State gives Kitsap County the ‘OK’ to move on to Phase 2

The Washington State Department of Health has quickly approved Kitsap County’s variance application to move on to Phase 2 of the governor’s “Safe Start” plan.

County health officials and the board of commissioners gave the go-ahead Wednesday afternoon and had submitted the application Wednesday evening.

The Kitsap Public Health District received notice Thursday morning from state Department of Health Secretary Jonathan Wiesman that the application had been approved.

Phase 2 allows for the reopening of dine-in service at restaurants — with no more than 50 percent capacity and five people at a table — and other businesses, such as hair and nail salons to resume operation. Outdoor recreational gatherings of up to five people outside of a person’s household are also now permitted.

Remaining manufacturing, office-based businesses, pet grooming, real estate and in-store retail purchases (with some restrictions) are also allowed in Kitsap.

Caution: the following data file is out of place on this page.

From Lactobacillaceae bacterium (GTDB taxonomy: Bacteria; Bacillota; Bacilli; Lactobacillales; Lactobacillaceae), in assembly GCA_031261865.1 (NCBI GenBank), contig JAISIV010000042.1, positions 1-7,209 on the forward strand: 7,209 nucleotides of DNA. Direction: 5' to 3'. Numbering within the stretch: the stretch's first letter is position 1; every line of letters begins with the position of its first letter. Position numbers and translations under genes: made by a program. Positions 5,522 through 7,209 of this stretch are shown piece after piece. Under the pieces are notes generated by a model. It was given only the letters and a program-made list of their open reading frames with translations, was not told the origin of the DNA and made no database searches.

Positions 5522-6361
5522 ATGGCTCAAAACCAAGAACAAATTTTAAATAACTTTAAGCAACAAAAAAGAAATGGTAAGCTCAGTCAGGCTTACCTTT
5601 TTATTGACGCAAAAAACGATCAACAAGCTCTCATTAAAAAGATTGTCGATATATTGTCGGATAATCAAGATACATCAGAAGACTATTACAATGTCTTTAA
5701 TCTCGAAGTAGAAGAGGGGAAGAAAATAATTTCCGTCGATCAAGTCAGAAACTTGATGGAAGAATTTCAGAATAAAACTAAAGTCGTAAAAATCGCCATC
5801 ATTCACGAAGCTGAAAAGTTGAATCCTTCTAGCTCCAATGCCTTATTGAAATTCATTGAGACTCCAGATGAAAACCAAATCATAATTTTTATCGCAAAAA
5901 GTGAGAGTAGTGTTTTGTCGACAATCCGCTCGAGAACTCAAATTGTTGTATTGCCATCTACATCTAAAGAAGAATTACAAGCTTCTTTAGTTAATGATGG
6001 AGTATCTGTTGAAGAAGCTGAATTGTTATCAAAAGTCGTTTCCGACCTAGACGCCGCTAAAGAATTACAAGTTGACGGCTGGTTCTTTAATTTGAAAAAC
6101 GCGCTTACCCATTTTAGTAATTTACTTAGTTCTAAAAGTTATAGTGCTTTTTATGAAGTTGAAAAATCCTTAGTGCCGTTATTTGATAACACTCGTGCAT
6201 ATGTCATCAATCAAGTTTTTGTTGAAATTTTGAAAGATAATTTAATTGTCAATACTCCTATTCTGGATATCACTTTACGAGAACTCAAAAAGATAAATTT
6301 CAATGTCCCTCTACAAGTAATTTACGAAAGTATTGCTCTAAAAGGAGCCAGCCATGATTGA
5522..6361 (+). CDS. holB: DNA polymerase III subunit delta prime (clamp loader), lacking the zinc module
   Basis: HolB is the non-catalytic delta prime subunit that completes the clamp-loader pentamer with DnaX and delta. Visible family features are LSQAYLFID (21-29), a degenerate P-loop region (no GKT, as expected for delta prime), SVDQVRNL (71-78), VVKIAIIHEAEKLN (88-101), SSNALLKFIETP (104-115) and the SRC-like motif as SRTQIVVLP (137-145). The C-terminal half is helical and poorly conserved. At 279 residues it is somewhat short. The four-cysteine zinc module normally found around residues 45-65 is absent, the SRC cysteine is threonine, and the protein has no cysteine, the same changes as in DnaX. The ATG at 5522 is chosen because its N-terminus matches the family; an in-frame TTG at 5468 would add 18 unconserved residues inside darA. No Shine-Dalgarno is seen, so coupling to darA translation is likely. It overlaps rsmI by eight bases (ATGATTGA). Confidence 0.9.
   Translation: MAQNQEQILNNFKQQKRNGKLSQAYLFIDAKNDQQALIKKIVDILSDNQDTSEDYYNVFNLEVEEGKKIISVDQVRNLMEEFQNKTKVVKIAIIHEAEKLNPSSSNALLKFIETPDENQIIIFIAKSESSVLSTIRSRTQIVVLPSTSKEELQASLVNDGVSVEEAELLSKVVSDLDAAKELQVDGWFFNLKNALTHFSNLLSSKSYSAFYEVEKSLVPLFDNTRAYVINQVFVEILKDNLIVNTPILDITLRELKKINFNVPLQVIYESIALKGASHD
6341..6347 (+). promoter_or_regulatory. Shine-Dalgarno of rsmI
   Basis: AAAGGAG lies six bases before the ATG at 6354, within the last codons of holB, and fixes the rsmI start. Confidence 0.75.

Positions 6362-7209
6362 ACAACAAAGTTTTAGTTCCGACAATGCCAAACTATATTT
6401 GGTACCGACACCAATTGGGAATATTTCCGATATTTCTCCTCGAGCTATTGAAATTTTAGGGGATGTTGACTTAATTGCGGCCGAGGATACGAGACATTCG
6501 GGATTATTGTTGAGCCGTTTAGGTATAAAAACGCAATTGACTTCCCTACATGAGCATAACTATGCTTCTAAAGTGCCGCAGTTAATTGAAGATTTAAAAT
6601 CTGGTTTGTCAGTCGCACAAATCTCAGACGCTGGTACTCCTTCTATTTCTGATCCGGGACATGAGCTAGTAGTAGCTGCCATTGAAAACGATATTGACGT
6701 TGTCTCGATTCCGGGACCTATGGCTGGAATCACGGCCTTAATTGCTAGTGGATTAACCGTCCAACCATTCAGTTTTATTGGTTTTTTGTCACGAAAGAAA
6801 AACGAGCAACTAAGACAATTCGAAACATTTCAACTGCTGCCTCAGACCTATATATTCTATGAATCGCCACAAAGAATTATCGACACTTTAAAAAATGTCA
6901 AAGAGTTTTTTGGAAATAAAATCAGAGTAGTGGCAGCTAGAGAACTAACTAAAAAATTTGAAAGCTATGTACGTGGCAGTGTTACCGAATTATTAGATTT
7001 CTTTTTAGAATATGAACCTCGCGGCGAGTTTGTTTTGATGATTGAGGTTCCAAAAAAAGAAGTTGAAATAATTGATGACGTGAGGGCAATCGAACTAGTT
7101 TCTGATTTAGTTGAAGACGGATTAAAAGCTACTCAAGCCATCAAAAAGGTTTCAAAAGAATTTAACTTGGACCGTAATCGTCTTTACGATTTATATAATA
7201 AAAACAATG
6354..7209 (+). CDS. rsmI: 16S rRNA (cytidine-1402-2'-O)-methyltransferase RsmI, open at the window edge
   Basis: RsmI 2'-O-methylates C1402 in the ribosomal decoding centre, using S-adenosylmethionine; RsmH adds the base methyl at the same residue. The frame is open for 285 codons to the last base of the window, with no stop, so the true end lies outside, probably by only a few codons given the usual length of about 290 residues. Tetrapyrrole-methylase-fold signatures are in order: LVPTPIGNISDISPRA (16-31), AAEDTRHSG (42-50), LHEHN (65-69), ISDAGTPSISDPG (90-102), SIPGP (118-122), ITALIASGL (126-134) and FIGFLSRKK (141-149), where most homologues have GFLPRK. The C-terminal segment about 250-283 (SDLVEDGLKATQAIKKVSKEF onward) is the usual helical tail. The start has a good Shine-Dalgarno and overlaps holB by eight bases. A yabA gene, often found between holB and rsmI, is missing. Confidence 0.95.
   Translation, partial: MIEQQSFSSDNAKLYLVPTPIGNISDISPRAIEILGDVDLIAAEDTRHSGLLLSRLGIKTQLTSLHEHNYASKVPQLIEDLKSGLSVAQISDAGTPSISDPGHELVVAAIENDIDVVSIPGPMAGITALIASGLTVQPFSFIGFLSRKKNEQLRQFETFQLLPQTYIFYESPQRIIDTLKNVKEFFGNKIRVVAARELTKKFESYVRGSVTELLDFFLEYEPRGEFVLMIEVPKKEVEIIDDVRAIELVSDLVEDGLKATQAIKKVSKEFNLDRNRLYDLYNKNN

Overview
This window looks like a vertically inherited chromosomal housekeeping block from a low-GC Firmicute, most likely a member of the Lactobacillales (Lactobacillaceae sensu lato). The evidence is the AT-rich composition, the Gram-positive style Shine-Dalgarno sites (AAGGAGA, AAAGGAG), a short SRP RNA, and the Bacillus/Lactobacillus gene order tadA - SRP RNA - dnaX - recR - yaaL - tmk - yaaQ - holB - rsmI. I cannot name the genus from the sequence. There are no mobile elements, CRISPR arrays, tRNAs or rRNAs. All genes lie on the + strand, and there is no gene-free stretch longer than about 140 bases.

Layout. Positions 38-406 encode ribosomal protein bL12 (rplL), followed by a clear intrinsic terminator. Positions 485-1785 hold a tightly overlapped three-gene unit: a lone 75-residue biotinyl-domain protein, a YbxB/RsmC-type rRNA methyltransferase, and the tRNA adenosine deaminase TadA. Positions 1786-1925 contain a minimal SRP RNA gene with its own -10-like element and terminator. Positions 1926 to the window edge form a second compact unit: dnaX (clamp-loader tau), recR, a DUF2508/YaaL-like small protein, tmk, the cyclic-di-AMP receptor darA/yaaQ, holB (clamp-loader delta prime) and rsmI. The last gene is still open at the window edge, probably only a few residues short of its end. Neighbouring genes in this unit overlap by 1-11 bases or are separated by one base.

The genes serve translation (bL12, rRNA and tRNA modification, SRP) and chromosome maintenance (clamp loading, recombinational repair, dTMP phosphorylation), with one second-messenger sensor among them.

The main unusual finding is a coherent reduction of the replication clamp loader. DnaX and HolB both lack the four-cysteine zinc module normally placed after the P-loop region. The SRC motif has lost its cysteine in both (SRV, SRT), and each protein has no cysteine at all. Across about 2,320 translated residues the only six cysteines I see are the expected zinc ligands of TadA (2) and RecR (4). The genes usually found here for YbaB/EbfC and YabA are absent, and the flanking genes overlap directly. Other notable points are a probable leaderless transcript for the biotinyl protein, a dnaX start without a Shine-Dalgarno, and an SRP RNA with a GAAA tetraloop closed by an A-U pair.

High-risk groups of people — those aged 65 or older or those with underlying medical conditions — are still strongly encouraged to limit their participation in activities and business services that resume in Phase 2.

The variance application was approved on the condition that the county is required to monitor the pandemic for any signs of outbreaks or more widespread COVID-19 transmission. KPHD will be required to report such activity immediately to the state department of health within six hours of notification.

Businesses that wish to reopen may only do so after they can implement Washington’s “Safe Start” guidelines, as set forth by the governor’s office.

Wiesman said in his letter to the county that no authorization to move on to Phase 3 will be given without at least a three-week monitoring period, meaning the earliest Kitsap can move on to Phase 3 is in mid-to-late June.

The variance can be revoked if circumstances in Kitsap change, such as a large-scale transmission, a large deficit of COVID-19 testing or PPE supplies, inadequate contact tracing or other significant concerns. The governor also retains the right to place greater restrictions, Wiesman added.

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